During communism, one of the ways people coped was through religion and that remained a defining feature for us into the transition period. Our Orthodox Christianity has always been blended with many traditions, many of them of pagan nature. We are religious while also believing in ghosts, curses, disenchantments, fortune tellers and so on. For people on whom life has been particularly hard, it was common to become obsessed with religion and the belief in our superstitions. We wanted our game to illustrate as best we could this distorted view of Christianity.


Our country has always been praised for its beautiful scenery. This is also something we worked hard to bring in our game, with some eerily beautiful locations inspired by our real places and architecture, like the monasteries and the Bran orphanage, blended into lush forests.

I personally am super happy to have been given the chance to work on a game that highlights our country, its traditions and its difficult past. It’s a rare setting in games and I hope you will take the chance to explore it and take in all the details. And, of course, help our titular Lazarus find out the truth about his family’s troubled past and the fate of all of its members. Last Days of Lazarus is out now on Xbox Series X|S!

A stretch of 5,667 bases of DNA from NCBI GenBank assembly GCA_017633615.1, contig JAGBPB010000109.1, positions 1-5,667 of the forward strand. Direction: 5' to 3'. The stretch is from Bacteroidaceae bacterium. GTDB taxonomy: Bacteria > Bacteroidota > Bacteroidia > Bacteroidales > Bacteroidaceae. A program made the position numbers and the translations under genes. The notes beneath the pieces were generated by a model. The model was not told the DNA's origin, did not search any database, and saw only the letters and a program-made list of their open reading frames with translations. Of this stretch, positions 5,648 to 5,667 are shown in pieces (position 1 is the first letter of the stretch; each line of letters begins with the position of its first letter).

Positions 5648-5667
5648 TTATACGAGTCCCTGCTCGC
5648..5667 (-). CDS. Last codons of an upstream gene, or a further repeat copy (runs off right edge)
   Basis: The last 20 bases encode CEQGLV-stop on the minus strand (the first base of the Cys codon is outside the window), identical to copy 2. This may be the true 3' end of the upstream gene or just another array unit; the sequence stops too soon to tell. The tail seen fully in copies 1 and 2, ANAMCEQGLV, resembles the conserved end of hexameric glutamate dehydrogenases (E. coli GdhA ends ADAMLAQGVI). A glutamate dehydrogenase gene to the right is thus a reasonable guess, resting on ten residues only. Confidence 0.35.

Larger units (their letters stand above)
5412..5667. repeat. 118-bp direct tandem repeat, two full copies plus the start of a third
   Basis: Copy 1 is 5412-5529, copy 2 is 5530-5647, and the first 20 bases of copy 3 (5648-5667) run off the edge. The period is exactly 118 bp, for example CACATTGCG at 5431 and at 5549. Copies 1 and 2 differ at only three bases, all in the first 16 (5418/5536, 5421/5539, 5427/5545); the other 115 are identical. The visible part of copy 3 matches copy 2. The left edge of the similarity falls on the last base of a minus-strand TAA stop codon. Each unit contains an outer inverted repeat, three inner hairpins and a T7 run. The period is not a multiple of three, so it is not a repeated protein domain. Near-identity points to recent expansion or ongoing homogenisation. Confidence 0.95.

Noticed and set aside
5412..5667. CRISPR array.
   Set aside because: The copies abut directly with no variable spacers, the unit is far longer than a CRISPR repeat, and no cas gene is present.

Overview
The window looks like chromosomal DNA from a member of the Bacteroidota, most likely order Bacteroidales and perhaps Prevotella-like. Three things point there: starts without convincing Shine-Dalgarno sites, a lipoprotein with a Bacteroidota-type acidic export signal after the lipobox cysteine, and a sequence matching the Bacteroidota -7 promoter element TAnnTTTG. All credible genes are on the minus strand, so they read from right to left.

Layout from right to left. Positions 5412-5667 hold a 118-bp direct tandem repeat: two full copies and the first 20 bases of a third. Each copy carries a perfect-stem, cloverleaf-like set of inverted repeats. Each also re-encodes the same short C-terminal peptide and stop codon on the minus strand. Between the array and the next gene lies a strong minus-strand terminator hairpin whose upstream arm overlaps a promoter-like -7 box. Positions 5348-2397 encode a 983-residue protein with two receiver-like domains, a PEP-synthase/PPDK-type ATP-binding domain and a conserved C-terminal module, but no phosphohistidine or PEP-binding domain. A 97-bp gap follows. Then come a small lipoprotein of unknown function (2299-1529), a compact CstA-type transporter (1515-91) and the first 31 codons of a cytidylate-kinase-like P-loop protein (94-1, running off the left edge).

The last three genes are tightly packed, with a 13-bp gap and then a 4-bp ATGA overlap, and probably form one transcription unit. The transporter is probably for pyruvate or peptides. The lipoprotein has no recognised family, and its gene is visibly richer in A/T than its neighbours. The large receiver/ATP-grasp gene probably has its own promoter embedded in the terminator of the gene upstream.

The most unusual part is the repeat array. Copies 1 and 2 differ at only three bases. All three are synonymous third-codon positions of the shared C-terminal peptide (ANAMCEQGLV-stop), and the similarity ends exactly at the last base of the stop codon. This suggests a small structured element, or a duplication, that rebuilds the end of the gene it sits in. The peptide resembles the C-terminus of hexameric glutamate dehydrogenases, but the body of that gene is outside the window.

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Last Days of Lazarus




Set in a post-soviet Eastern Europe, Last Days of Lazarus tells the story of a troubled man, long estranged, returning to his childhood home after his mother’s death to spend some time with his sister Lyudmila. But as the country around him seems to fall apart, so does reality itself, with a series of unexplainable events leading him on a quest to find out more about his family’s disturbing past.

Last Days of Lazarus is a first-person adventure game with a strong narrative, rich visuals and supernatural elements, heavily inspired by post-communist Romania, its troubled history, eerie locations, religious beliefs and strange superstitions. As the story unravels, you’ll meet questionable characters whose corrupted version of the truth you’ll need to navigate. With a troubled past yourself, you’ll struggle not only with solving the mysteries laid upon you but also with keeping alive any sliver of hope for salvation.

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Transport Fever 2: Console Edition is Bringing the Full Transport Tycoon Experience to Xbox



Transport Fever 2: Console Edition is Bringing the Full Transport Tycoon Experience to Xbox

Today, we proudly share a sneak peek into the development of Transport Fever 2: Console Edition, and how we managed to bring the full transport tycoon experience to Xbox.